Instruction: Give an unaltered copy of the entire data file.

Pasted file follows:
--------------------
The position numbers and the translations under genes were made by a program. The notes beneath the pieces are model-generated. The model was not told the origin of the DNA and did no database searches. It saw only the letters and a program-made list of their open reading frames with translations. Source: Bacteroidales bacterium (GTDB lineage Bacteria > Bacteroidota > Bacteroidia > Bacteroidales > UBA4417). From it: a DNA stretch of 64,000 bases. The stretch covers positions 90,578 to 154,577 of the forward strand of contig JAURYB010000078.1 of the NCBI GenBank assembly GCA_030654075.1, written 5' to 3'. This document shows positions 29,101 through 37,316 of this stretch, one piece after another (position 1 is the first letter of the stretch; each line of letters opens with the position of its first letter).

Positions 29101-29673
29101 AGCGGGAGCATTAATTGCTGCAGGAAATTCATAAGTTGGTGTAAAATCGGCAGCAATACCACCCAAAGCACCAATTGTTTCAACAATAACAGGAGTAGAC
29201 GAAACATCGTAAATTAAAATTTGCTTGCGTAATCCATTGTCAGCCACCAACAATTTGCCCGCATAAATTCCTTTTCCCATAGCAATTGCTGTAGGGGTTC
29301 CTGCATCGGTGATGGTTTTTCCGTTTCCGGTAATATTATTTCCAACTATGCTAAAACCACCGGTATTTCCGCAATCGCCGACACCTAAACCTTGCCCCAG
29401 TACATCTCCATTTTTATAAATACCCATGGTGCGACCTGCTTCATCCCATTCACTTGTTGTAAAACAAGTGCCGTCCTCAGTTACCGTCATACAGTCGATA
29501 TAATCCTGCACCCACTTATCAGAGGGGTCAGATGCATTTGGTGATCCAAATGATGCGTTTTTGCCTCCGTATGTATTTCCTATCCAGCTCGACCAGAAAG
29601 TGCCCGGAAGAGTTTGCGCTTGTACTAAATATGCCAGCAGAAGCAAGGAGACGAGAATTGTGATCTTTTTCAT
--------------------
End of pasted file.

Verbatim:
The position numbers and the translations under genes were made by a program. The notes beneath the pieces are model-generated. The model was not told the origin of the DNA and did no database searches. It saw only the letters and a program-made list of their open reading frames with translations. Source: Bacteroidales bacterium (GTDB lineage Bacteria > Bacteroidota > Bacteroidia > Bacteroidales > UBA4417). From it: a DNA stretch of 64,000 bases. The stretch covers positions 90,578 to 154,577 of the forward strand of contig JAURYB010000078.1 of the NCBI GenBank assembly GCA_030654075.1, written 5' to 3'. This document shows positions 29,101 through 37,316 of this stretch, one piece after another (position 1 is the first letter of the stretch; each line of letters opens with the position of its first letter).

Positions 29101-29673
29101 AGCGGGAGCATTAATTGCTGCAGGAAATTCATAAGTTGGTGTAAAATCGGCAGCAATACCACCCAAAGCACCAATTGTTTCAACAATAACAGGAGTAGAC
29201 GAAACATCGTAAATTAAAATTTGCTTGCGTAATCCATTGTCAGCCACCAACAATTTGCCCGCATAAATTCCTTTTCCCATAGCAATTGCTGTAGGGGTTC
29301 CTGCATCGGTGATGGTTTTTCCGTTTCCGGTAATATTATTTCCAACTATGCTAAAACCACCGGTATTTCCGCAATCGCCGACACCTAAACCTTGCCCCAG
29401 TACATCTCCATTTTTATAAATACCCATGGTGCGACCTGCTTCATCCCATTCACTTGTTGTAAAACAAGTGCCGTCCTCAGTTACCGTCATACAGTCGATA
29501 TAATCCTGCACCCACTTATCAGAGGGGTCAGATGCATTTGGTGATCCAAATGATGCGTTTTTGCCTCCGTATGTATTTCCTATCCAGCTCGACCAGAAAG
29601 TGCCCGGAAGAGTTTGCGCTTGTACTAAATATGCCAGCAGAAGCAAGGAGACGAGAATTGTGATCTTTTTCAT